David Truslove attends Theatr Llwyn in Llanfyllin to experience and reviews the Mid Wales Opera’s Ravel’s L’heure Espagnole (A Spanish Hour).
If the ingredients for the successful production of small-scale opera in rural areas are accessibility and adaptability, then Mid Wales Opera has scored an indisputable bullseye in this highly approachable and hilarious new staging of L’Heure Espagnole at Theatr Llwyn. In choosing Ravel’s clock-shop comedy for its second SmallStages tour in churches, small theatres and village halls across Wales, MWO has come up with a corker of a production. It will delight those encountering opera for the first time and help dismantle the notion that the art form is inaccessible and beyond the reach of those who might inhabit a sleepy market town such as Llanfyllin.
Artistic Director Richard Studer and Musical Director Jonathan Lyness could hardly have chosen a more audience-pleasing work and have given this Carry-On style caper a wonderfully transparent, vibrant makeover. Much of this is the result of Studer’s racy English translation of Franc-Nohain’s original French libretto (adapted from his eponymous play of 1904) and Lyness’s reduction of Ravel’s score (both created especially for this production) so the original orchestral material can be covered by just four players. Slimmed-down this version maybe, but its resourcefulness – with piano, bassoon, harp and violin doubling a multitude of percussion instruments – is a triumph of resizing. Furthermore, the cast of five professional singers all holds the ear and eye. In a modest touring venue such as Theatr Llwyn, where singers are virtually on top of the audience, acting is paramount, and these young unconducted performers seize our attention with clearly defined characterisations (and diction) throughout the work’s fifty-five minutes. Clock-governed time simply dissolves in this captivating production.
While L’Heure Espagnole (A Spanish Hour) is set in 18th century Toledo, its ‘Chaucerian’ tale about a voracious clockmaker’s wife could be located anywhere. That it was first performed in Paris in 1911 is almost incidental, although its premiere was dismissed by one outraged critic as a ‘pornographic vaudeville’. Concepción is keen for her dull, horologist husband Torquemada to leave the shop for his Thursday afternoon duties of winding the town’s timepieces so she can entertain her lovers; the poet Gonzalve and the wealthy banker Don Inigo Gomez. But matters are complicated by the early arrival of the muleteer Ramiro who just wants his watch repaired, and Concepción’s efforts to hide one lover while she attempts to entertain another is the stuff of farce. The muscular Ramiro obligingly humps grandfather clocks, frequently occupied by her suitors, to and from her bedroom, before they finally hump one another. When the husband returns poet and banker each feel honour-bound to buy a clock and the one-act opera ends with its only ensemble number delivering the moral ‘every muleteer has his day’.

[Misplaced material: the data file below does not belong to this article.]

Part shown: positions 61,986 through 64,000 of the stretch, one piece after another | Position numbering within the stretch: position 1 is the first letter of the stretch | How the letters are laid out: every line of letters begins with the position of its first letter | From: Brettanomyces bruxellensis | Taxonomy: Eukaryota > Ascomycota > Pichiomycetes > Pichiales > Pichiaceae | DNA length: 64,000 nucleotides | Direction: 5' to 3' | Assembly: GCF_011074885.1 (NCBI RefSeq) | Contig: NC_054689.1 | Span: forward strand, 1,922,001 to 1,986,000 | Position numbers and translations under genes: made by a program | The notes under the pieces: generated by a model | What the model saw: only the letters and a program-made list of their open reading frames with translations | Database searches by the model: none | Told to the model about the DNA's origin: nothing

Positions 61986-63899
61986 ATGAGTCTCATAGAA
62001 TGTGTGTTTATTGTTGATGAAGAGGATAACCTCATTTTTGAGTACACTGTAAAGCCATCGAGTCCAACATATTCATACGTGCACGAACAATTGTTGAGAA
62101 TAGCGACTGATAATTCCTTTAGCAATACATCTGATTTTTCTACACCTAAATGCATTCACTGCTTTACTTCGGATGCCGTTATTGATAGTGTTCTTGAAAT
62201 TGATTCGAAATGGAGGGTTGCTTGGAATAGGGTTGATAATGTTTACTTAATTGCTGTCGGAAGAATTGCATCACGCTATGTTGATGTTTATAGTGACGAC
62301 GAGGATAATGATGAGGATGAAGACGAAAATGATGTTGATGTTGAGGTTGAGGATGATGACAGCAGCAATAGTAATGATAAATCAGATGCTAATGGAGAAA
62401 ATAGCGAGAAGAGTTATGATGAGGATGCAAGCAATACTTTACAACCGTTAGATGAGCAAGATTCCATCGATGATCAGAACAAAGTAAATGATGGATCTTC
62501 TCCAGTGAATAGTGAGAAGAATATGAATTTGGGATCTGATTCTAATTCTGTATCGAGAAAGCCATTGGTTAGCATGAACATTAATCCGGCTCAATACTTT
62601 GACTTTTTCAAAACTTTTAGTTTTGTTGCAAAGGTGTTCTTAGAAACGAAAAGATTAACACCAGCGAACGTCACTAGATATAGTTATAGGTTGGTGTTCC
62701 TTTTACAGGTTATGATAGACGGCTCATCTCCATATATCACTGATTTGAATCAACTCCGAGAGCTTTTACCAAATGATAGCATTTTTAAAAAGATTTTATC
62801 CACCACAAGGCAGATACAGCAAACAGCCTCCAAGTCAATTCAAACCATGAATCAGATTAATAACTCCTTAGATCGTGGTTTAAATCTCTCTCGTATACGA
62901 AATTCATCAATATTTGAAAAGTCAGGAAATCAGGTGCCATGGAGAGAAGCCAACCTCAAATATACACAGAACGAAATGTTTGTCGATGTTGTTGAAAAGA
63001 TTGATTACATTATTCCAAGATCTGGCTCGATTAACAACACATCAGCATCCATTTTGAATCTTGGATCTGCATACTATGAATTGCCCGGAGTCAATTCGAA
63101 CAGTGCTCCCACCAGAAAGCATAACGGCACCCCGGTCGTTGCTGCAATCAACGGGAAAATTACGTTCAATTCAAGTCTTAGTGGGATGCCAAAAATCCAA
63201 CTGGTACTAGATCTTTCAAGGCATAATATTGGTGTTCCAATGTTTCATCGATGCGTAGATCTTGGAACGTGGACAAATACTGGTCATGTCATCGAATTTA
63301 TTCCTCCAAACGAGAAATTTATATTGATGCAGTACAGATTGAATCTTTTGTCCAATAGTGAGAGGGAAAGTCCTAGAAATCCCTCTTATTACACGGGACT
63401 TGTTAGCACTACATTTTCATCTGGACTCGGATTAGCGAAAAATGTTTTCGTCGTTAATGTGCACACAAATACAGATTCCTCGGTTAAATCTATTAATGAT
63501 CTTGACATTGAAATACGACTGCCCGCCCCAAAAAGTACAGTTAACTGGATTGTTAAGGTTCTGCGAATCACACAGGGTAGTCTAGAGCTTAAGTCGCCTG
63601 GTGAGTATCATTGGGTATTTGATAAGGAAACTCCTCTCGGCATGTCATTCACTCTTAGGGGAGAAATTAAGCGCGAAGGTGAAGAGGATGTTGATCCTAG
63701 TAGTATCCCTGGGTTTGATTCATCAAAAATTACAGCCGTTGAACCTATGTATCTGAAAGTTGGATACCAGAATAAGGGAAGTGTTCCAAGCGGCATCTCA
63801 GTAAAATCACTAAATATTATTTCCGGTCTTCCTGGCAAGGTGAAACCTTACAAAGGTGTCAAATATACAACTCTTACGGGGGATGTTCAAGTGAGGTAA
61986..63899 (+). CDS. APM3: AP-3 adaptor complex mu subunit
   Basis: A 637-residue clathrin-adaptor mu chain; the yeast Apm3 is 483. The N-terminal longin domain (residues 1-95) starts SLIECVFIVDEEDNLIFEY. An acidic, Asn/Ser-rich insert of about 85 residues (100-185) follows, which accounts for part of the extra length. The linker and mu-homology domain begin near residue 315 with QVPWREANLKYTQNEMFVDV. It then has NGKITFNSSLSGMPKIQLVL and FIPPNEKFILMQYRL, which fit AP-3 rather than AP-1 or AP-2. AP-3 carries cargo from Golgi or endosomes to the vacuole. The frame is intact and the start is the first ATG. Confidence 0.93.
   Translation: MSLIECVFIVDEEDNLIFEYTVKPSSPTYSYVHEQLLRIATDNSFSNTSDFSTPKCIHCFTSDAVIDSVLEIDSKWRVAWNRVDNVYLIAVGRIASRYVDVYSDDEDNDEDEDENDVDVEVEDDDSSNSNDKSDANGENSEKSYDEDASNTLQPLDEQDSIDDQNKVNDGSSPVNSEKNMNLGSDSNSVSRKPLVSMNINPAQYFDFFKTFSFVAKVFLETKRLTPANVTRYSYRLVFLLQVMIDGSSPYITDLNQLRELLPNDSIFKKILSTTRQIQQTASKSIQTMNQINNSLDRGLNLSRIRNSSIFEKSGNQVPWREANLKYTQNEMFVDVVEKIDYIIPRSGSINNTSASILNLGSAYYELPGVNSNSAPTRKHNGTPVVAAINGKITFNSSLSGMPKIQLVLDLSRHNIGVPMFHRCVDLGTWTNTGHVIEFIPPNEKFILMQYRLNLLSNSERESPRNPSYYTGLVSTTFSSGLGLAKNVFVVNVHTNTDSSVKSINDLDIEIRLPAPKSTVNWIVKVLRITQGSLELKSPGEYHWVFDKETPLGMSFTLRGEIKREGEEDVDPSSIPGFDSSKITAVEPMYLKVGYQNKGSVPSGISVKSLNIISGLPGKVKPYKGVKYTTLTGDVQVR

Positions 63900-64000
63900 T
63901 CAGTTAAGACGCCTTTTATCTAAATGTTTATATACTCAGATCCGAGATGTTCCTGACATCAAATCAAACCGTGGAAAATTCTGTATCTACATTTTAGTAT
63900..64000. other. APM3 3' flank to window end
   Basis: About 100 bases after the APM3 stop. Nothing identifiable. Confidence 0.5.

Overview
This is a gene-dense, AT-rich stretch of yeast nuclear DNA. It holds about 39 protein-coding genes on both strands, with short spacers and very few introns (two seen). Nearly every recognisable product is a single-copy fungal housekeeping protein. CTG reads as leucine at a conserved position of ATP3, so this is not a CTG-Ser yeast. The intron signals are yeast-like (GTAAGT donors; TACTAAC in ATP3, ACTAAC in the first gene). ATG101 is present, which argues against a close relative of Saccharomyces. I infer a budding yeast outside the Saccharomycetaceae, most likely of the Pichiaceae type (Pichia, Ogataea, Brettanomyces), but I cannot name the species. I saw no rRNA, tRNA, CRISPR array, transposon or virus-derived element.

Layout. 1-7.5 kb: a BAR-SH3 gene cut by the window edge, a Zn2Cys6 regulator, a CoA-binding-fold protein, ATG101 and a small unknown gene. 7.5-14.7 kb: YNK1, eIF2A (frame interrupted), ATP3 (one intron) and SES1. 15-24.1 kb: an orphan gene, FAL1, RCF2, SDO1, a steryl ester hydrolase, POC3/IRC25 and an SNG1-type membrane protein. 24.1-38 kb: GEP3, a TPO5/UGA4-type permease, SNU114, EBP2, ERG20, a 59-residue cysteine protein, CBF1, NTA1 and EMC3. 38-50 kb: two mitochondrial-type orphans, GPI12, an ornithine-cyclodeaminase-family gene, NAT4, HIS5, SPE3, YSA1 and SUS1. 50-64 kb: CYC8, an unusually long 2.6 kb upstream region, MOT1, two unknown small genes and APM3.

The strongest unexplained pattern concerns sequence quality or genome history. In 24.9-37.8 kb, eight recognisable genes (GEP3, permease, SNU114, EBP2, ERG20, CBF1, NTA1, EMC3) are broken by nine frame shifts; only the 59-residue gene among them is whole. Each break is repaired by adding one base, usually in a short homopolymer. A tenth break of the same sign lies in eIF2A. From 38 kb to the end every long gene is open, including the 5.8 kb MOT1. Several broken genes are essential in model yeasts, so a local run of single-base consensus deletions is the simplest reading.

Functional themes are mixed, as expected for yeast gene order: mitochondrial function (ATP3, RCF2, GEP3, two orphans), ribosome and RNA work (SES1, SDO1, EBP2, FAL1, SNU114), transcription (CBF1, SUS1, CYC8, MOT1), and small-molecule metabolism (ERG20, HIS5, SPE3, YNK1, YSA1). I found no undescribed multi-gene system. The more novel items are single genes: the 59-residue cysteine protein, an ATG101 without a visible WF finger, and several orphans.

Studer’s ground-floor staging is both elegant and imaginative. Unwieldy clock cases, familiar from more lavish productions, are replaced by two giant, circular cogs (each big enough to enclose Gonzalve and Don Inigo Gomez) set between an upright column of more intricate clock workings. Gold against black is visually striking, as is the erotic imagery of the phallic design which frames a constant reminder of the work’s sexual intrigue. Studer’s compact and unfussy scheme, brilliantly adaptable for small stages, comes with a gratifying absence of directorial interference and unnecessary signage. This unfettered production, in contemporary but Spanish-tinted costumes, therefore allows the performers to work their own magic.
And what impressive performers they are! The lyric tenor Anthony Flaum is a wonderfully self-absorbed and bright-voiced Gonzalve whose periodic muse prompts limp romantic verses, while an alluring Catherine Backhouse makes a delightfully flirtatious and sassy Concepción, revelling in her deceptions and able to deliver lines such as ‘cocks in the clocks barely make my boats rock’ with aplomb. Her rich mezzo-soprano fits the declamatory vocal lines like a glove, a deep-pile lower register coupled with a radiant lyricism above. A fat-suited and powerfully-voiced Matthew Buswell provides pantomime vulgarity to the ageing Don Inigo Gomez and Peter Van Hulle obligingly plays up the naivety of the cuckolded and clock-fixated Torquemada.
Caricature may be too close to the surface, but Nicholas Morton charms as the innocent, dreamy Ramiro in a well-characterised role even if his pleasing baritone at times needs a little more focus. Overall the singing is first-rate, as is the playing from Naomi Rump (violin), Elfair Grug Dyer (harp), Alexandra Callanan (bassoon) and Jonathan Lyness (piano) who fully realise the frustrations, desires and dreams encoded in Ravel’s music. Its combination of Spanish dance and French sensuality is rendered with a lively and tender expression.
The evening’s second half is a treat too – an eclectic potpourri of Spanish-flavoured items embracing Alan Ridout’s hugely entertaining Ferdinand the Bull for solo violin and narrator, the Toreador’s Song from Bizet’s Carmen and a jolly romp through the ever-popular ‘Y Viva España’. This closed a classy evening of memorable, copper-bottomed performances, and demonstrated beyond doubt that under the stewardship of Studer and Lyness Mid Wales Opera is a byword for adaptability and excellence.
The creators of A Spanish Hour, Mid Wales Opera website has up to date information on their future productions.
David Truslove is a regular contributor to Wales Arts Review.